Introduction: Surveying the Field

Daniel Grinberg and Lisa Han

[ PDF Version ]

On September 29, 2015, Edward Snowden launched his Twitter account with the sardonic Verizon-referencing tweet, “Can you hear me now?”[1] Within one day, the message had been favorited and retweeted over 100,000 times each and the National Security Agency (NSA) whistleblower had gained over a million followers.[2] Since then, Snowden has used the platform to advocate for more stringent legislation against mass surveillance and cautioned users to encrypt their data. However, throughout his tenure on Twitter thus far, he has only followed one account: the NSA itself.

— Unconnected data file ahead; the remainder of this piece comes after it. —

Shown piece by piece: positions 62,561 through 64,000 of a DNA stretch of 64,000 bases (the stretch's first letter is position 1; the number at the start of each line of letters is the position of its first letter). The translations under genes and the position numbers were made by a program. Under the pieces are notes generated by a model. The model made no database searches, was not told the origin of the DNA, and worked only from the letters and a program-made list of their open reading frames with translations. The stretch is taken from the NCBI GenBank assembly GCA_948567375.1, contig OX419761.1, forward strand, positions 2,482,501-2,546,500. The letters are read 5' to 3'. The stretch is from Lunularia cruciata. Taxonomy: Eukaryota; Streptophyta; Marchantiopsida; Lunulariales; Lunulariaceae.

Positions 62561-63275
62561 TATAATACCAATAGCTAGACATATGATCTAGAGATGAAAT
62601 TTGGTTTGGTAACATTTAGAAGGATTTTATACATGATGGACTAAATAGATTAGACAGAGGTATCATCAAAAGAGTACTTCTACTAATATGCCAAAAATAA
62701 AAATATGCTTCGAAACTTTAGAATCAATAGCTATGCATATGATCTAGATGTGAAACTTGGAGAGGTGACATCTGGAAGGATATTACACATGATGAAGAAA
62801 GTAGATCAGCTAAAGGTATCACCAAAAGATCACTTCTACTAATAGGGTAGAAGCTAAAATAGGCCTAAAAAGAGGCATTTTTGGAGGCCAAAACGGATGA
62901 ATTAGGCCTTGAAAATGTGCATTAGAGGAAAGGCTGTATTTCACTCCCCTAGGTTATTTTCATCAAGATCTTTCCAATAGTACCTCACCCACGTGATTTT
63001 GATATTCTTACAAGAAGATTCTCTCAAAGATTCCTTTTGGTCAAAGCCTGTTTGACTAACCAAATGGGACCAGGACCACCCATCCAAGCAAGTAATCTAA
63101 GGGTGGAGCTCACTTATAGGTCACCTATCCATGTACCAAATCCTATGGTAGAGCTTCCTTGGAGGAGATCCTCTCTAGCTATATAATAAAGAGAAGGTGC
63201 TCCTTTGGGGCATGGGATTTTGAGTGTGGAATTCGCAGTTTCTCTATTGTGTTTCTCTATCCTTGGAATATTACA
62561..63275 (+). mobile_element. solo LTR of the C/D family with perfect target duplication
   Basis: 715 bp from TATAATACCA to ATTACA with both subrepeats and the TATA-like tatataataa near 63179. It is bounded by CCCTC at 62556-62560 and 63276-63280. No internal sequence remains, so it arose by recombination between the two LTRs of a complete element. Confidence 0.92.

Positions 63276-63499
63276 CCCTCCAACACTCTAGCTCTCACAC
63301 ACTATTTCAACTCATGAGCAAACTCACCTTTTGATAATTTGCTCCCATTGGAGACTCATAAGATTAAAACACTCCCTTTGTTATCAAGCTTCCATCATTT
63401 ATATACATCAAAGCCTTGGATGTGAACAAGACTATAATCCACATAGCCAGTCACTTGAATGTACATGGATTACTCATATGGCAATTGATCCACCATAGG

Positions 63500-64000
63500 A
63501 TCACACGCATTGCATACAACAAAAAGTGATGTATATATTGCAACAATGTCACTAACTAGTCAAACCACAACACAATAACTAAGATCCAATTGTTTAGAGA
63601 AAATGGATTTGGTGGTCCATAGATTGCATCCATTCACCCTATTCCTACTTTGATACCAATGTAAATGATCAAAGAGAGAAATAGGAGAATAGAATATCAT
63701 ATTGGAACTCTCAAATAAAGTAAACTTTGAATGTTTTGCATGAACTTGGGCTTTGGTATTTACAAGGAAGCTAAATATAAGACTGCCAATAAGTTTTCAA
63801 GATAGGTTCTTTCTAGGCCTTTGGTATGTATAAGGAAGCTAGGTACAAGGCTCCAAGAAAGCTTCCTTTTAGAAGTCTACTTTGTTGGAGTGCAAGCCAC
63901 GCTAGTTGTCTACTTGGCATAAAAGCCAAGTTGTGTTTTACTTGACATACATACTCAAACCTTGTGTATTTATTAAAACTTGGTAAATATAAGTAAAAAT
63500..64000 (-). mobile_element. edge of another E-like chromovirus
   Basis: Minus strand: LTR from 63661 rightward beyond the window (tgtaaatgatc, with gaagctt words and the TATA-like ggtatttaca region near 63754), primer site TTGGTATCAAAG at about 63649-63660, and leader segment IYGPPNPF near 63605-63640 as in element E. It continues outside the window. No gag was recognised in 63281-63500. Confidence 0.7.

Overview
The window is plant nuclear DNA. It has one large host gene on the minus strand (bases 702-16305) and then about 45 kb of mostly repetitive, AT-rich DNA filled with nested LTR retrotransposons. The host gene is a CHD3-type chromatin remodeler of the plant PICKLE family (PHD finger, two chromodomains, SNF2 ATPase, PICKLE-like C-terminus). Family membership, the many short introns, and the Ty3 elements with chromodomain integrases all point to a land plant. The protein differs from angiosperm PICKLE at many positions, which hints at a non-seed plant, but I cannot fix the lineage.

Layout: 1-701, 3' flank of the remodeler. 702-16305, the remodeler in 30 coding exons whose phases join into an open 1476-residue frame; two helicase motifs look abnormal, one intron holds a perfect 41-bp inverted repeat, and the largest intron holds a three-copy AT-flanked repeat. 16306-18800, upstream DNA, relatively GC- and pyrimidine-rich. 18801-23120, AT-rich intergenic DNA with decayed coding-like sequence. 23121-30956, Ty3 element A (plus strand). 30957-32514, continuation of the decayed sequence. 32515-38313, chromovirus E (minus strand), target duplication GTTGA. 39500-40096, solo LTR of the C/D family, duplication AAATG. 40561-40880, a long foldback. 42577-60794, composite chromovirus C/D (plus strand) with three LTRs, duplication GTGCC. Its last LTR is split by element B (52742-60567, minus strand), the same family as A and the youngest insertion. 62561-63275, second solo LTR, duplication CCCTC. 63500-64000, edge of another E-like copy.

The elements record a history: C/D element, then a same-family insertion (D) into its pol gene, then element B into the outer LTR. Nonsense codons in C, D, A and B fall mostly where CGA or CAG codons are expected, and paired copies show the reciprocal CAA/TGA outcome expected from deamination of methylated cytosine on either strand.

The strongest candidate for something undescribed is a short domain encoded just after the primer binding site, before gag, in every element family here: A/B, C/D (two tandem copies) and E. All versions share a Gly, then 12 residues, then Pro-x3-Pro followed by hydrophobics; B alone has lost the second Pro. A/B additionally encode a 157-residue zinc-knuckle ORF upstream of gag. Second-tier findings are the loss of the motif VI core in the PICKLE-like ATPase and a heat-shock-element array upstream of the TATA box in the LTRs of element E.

The decision to conspicuously follow an agency that covertly follows the digital practices of over a billion people worldwide is both a provocative joke and a sobering acknowledgment of the vexing asymmetries of government surveillance. Snowden’s choice to use social media, one of the epicenters of bulk data collection, to warn of the threats of bulk data collection presents another telling duality. As a result, his Twitter stream encapsulates some of the debates that have enriched the dialogues of surveillance studies in recent years. In addition to Foucault’s oft-cited formulation of “panopticism,”[3] it evokes Thomas Mathiesen’s notion of “synopticism,” the many watching the few,[4] and Anders Albrechtslund’s idea of “participatory surveillance,” the voluntary interaction between observers that can be playful and galvanizing.[5] That these modalities seem to operate concurrently in this case gestures to the challenges of analyzing veillance in an age of intensely compound monitoring capabilities.